Bob rides the way he works: single-mindedly, efficiently, and fast. Having recently acquired a new red Tesch superbike, he is now burning up the pavement and making life rough for the other animals in the Club. You may see him in one of his new skin suits in a local race, or zooming up and down Mt. Tam on a weekend afternoon. Recently he completed the 100-mile route of the Bike-A-Thon and then the following weekend rode the Davis Double Century in 10 hours 25 minutes!

Who is this man who appears in a blur and then disappears up the hill at warp speed? In real life Bob is one of San Francisco’s hardworking AIDS doctors. A family-practice physician specializing in gay-related sexually transmitted diseases, Bob joined the front lines when the AIDS epidemic hit our community in the early 1980s. Bob has been an outspoken advocate for increased awareness of gay STDs both in the gay community and in the medical community. He has taught at UCSF, organized conferences, and written articles about both STDs and AIDS.

A clinician in San Francisco for over a decade with a mostly gay patient base, Bob has had firsthand experience of the devastating effect of AIDS. As you may imagine it’s emotionally stressful dealing with the daily onslaught of his patients’ chronic and debilitating illness, seeing death upfront, and with the Sisyphean task of fighting the AIDS crisis. Bob’s way of taking care of himself is cycling: ”Professionally it’s frustrating dealing with life, death, and deterioration. I feel ultimately powerless in the face of this disease, and bicycling is one way for me to be powerful and to assert my power and strength. The psychological benefit that it gives me is immeasurable.”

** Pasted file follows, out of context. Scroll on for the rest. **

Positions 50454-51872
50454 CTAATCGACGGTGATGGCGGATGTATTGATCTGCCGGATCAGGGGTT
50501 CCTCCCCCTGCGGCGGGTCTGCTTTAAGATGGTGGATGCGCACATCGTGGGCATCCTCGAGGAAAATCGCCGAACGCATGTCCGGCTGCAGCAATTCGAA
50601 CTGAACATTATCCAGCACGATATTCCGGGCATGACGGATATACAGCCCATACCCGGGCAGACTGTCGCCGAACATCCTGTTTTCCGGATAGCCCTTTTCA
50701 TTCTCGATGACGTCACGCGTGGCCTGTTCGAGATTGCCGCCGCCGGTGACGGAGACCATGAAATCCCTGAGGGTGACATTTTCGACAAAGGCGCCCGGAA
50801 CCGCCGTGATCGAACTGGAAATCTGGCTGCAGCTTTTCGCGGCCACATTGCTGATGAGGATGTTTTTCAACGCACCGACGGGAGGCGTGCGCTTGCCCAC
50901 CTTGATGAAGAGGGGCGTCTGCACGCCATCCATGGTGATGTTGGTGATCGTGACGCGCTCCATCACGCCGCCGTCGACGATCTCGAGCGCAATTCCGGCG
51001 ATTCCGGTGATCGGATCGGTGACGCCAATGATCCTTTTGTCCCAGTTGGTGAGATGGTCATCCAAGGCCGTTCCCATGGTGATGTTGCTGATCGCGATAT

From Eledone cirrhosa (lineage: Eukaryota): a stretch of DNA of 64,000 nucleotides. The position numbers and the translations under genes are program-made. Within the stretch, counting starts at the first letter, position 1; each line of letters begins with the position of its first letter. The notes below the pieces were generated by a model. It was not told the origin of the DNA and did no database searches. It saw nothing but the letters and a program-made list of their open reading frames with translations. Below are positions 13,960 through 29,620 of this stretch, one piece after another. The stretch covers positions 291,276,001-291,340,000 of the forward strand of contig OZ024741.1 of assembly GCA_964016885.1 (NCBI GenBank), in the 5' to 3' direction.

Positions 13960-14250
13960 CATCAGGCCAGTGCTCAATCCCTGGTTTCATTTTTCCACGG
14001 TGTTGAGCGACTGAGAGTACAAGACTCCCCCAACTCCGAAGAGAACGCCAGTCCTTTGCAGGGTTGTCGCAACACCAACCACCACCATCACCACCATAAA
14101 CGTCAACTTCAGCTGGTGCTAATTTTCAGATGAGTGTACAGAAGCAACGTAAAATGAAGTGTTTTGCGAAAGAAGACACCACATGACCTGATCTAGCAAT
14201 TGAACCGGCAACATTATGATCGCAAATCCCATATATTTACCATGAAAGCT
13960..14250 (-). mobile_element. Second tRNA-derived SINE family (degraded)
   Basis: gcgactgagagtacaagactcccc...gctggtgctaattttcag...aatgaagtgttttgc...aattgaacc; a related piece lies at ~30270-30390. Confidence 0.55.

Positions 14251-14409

Although as a young boy he rode his bike on a paper route, like many of us fairies Bob was a pretty typical sissy growing up—he wasn’t athletic. He soon tired of being mashed by the bigger boys in sports such as football and put his energies into becoming a doctor. But Bob got bitten by the bike bug in the late ’70s when he was working in Madison, Wisconsin. In his cutoff Levis and tennis shoes, he would take off alone on day tours. Back then his longest ride was 45 miles, which seems paltry compared to what he rides now. “When I got home, my knees were so painful! I didn’t have any toe clips—didn’t even know about them. But shortly thereafter I got them to save my knees.”

After he and his lover Timmy moved to San Francisco in the late ’70s, Bob became a more serious cyclist. Since then he has increased his commitment to bicycling. He recognizes the important role of cycling in physical and mental fitness especially given his profession. Bicycling also helped him kick smoking and has kept the nicotine monkey off his back for the past eleven years. Nowadays Bob likes to do long, hard rides such as centuries. He’s not a big fan of touring or of mountain bikes because “you can’t go fast enough—I like to go fast!”

Other reasons why Bob enjoys bicycling so much: “I love to eat, and eat lots of junk food. When I ride I don ‘t have to be as discriminating in what I eat. But we older guys have to be careful because when we ride sporadically our appetites outlive our caloric requirements and then we get fat.” Bob’s favorite thing about bicycling? “Lycra on good-looking men.'” Now that’s something we can all get behind!